“Well that should be noooo problem, ” says anyone who’s reading this and has seen me in person lately. You’d think. But evidently our grocery store has some policy that they have to see ID if you look a day younger than 80, and I do sometimes get carded. It was like I was 19 all over again as I scanned the checkout stands to see which employee looked coolest. Oddly, as I stood in line, I was not any less nervous than I used to be now that I would not actually be lying when I said I forgot my ID. (For the record, nobody ever believed me when I was 19.)

The checker did not card me — perhaps because she wanted to get the crazy woman who kept making loud comments about how she has six kids and some early arthritis pain out of her line as fast as possible — and Joe and I had a lovely time catching up over our glasses of hard-earned wine.

— 5 —

I loved all the suggestions about light fiction last week! I wish I had time to do a summary of everyone’s recommendations, but here are a few of the titles that multiple people raved about:

Can’t wait to check some of these out!

— 6 —

Speaking of books, Ignatius is getting into the fiction game. I don’t think I’m being biased because they’re my publisher when I say that this book looks really good:

— 7 —

Keep praying for Dwija and her baby! Also,  Cari is hosting a fundraiser to help Dwija’s family fix their laundry room. If you feel moved to offer a donation, I know they’d really appreciate it!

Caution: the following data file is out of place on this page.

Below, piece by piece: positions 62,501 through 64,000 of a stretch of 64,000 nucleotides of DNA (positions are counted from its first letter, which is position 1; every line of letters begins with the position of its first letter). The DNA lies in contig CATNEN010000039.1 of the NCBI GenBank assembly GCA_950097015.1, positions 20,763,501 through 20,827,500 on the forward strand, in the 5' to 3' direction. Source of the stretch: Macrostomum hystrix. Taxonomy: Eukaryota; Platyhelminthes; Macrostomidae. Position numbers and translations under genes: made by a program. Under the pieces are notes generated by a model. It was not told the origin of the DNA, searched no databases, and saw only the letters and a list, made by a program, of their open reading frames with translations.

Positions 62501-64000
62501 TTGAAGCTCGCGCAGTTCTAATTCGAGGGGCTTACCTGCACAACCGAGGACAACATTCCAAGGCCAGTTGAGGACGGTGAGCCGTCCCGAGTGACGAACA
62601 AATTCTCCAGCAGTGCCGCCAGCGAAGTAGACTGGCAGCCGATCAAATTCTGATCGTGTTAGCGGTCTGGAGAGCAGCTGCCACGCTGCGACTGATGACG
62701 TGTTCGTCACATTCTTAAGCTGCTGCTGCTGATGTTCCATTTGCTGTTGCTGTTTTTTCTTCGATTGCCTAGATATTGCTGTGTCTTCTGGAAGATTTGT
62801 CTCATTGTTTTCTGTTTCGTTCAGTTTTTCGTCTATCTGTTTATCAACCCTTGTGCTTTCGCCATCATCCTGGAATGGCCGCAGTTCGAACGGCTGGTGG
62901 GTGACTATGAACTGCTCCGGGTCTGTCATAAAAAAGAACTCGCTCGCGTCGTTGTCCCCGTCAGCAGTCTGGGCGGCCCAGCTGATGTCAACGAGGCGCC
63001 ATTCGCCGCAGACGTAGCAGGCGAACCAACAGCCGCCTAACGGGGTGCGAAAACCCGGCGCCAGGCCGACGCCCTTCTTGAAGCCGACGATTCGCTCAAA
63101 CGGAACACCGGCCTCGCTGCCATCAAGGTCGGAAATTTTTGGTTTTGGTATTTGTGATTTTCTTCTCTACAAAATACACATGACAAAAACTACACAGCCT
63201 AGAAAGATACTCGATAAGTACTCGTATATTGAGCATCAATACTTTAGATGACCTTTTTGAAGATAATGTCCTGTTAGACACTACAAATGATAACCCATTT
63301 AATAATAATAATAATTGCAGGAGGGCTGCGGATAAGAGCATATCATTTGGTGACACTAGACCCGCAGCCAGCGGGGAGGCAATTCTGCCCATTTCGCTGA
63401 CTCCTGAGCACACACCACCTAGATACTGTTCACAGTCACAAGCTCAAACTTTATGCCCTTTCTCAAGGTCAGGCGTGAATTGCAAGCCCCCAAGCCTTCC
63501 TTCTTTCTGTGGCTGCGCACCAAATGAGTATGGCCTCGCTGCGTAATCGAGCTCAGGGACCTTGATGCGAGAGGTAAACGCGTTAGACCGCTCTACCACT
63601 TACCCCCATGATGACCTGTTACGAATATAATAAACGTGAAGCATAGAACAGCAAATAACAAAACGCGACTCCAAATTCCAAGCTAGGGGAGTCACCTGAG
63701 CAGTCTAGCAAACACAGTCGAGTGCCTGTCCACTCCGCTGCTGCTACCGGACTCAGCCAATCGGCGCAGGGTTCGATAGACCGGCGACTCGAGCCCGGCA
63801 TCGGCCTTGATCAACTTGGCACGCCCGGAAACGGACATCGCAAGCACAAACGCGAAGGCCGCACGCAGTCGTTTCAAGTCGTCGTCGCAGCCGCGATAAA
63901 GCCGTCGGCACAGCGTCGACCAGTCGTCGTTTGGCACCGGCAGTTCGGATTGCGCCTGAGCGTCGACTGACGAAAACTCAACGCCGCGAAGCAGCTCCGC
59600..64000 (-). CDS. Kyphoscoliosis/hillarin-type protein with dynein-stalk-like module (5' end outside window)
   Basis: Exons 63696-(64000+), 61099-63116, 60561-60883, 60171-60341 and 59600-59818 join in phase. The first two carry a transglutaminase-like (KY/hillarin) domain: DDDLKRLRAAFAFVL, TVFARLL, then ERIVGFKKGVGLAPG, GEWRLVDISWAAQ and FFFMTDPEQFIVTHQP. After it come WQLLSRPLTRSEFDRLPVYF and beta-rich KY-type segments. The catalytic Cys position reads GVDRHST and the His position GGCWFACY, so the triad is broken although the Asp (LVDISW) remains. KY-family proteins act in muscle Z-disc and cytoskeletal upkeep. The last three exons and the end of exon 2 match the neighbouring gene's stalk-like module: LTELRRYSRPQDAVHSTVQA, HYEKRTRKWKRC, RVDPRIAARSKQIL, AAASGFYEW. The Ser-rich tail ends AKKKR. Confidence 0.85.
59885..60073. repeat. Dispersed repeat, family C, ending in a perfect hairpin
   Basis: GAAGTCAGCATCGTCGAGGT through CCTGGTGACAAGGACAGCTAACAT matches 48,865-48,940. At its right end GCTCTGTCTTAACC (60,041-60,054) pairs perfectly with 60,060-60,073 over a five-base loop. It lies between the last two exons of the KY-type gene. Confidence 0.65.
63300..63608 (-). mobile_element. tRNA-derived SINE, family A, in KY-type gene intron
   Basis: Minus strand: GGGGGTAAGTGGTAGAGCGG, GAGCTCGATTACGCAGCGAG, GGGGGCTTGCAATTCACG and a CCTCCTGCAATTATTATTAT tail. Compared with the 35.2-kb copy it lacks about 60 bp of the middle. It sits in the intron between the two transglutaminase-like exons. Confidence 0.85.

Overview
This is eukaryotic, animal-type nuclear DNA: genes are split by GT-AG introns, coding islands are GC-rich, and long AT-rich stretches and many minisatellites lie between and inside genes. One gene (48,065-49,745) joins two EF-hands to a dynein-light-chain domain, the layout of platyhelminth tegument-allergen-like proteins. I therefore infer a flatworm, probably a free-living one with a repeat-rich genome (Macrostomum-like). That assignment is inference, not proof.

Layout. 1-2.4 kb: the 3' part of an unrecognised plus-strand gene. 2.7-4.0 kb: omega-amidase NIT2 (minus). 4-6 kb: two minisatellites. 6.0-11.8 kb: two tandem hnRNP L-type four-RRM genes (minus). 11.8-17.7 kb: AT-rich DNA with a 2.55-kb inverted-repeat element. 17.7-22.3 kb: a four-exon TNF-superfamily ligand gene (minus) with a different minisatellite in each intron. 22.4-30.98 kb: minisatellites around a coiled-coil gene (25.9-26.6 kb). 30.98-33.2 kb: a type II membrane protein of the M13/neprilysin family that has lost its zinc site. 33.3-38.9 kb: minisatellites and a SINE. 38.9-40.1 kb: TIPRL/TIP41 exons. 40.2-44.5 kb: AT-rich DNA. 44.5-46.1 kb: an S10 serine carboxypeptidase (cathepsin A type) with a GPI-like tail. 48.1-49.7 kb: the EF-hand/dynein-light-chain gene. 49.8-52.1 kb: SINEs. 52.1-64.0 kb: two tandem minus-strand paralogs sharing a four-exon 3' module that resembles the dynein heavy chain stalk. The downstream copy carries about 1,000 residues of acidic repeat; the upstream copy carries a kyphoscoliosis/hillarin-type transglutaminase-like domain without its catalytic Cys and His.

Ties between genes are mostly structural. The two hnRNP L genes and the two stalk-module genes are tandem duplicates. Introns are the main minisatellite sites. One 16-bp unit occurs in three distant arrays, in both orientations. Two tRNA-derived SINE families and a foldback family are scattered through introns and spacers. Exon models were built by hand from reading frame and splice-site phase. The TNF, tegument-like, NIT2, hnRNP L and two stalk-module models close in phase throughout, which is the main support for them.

1. Monica

    Oh! In This House of Brede is excellent! I read it last year and have been slowly forcing everyone I know who reads to read it. And everyone who’s taken me up on it has liked it. I actually am getting ready to read it again, because it is a truly excellent book. I can’t say enough, so I’m going to stop now before you get tired of reading my ramblings.

  2. Claudette

    hi, I’ve been reading your lovely blog for a while now but I’ve never left a comment. I found you through the nunblog and through your blog I made friends with Jenny of mama needs coffee 🙂 House of Brede is THE book I turn to all the time when I need comfort and the most exquisitely written literature. I will read anything by Rumer Godden, she’s that kind of writer. The story is amazing and stays with you. Then you go and mention a book by an English writer whose parents are Maltese and she writes about Malta. Being Maltese this interests me greatly and it seems the kind of story my parents would love so i’ll keep it in mind. God bless your lovely family and thanks for the blog.

  3. Sarah Reinhard

    Jen, In This House of Brede is awesome…and Poor Banished Children is awesome too. I put off reading it, and was shocked and awed. In fact, I’m just starting that author’s latest title (just out and totally different). I’m a big fan of fiction and tend to really hate memoir, so I always hesitate to recommend fiction your way…but yeah, those two are GRRREAT.

  4. Theresa@OrdinaryLovely

    Ooh… I missed the lit suggestions convo, but I have to jump in because I also say read “In This House of Brede.” One of my top five books!!! Actually,choose anything by Rumer Godden and you can’t go wrong! Another one she wrote about religious life is called “Five for Sorrow, Ten for Joy” (referring to the mysteries of the rosary) and it’s also very good! Happy Summer reading!

  5. Lisa Schmidt

    Please leave Dorian alone already. I need her focused on two VERY important projects. 😉

  6. Amelia

    I like the No. 1 Ladies Detective Agency…and the books are usually super easy to find at any local library!

  7. Katie @NFP and Me

    I’m glad you were about to get your wine. I’ve heard Texas is very strict with their laws!